The debate over the meaning and value of patriotism is an ongoing and free-ranging one that crosses all the commonly drawn lines of politics and society. Historically the concept derives from the tribalism of our ancestors whereby humans first drew the line of demarcation between "us" and "them," and it's the same line we continue to draw today. I won't go into it more here, Richard and Spook do that pretty thoroughly, I think.
The details of little John's birth, down to the construction of the crib, I took from the birth of my own child (a daughter, though, not a son). I think any man who's sat helplessly out there in the hospital waiting room while his wife-the woman he's sworn to protect-undergoes what's actually fairly significant (and it one time in not-all-that-long-ago history was almost always fatal) surgery, can get behind Jack's feelings. It's a scary time for the dad-to-be. But in fact a caesarian is these days an exceedingly safe method of giving birth; so far has modern medicine advanced.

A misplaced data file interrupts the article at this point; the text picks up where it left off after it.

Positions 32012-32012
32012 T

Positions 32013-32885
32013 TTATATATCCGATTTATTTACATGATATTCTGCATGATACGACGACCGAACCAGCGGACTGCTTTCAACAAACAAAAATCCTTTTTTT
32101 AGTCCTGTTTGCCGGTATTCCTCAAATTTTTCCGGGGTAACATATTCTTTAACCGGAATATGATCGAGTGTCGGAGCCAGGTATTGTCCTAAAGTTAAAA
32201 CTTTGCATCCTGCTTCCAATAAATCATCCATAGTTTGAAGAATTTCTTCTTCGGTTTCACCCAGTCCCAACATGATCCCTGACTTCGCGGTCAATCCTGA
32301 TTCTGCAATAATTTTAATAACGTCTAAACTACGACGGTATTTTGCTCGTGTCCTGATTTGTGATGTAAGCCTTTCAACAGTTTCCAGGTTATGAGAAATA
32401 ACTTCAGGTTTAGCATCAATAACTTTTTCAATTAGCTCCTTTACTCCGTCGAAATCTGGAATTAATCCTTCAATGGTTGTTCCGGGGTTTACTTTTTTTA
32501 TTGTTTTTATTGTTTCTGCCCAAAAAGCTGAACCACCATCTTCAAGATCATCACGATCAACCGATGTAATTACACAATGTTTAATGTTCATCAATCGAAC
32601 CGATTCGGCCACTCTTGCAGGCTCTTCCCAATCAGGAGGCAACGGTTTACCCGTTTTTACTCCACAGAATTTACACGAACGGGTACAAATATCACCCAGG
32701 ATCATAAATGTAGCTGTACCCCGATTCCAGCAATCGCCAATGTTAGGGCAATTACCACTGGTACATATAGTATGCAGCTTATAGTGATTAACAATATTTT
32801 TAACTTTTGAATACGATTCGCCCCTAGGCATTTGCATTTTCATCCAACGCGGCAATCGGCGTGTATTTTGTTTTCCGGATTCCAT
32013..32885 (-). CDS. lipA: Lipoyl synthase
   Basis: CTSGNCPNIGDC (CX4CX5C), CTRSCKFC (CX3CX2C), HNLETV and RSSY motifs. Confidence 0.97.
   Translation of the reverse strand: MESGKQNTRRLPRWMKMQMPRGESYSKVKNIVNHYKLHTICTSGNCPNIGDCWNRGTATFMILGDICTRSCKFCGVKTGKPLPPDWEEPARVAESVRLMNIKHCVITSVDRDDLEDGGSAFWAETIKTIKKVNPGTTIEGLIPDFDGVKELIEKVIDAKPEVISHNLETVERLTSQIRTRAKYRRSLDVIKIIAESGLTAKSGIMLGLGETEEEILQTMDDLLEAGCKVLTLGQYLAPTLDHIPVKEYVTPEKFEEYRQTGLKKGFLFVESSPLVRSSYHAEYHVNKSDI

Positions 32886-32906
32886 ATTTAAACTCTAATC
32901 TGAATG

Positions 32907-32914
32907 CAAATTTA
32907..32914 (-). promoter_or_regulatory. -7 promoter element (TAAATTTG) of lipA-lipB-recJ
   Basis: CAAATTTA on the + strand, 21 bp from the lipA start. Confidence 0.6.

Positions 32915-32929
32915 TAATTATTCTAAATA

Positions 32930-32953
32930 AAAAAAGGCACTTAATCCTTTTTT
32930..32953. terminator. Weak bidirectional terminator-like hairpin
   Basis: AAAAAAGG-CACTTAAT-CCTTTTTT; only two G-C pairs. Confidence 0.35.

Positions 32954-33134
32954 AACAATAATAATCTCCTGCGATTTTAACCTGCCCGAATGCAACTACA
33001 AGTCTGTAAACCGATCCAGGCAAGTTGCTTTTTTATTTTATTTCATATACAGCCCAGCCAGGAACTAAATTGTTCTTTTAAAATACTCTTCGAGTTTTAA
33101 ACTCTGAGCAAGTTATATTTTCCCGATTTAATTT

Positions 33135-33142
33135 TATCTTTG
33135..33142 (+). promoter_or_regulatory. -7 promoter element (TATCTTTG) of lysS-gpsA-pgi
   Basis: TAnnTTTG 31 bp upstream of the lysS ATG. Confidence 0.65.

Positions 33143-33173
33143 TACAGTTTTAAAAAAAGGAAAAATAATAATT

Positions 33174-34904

These two chapters finish up the third section of the novel, and lead to the most action-packed one. Hope everyone's continuing to enjoy.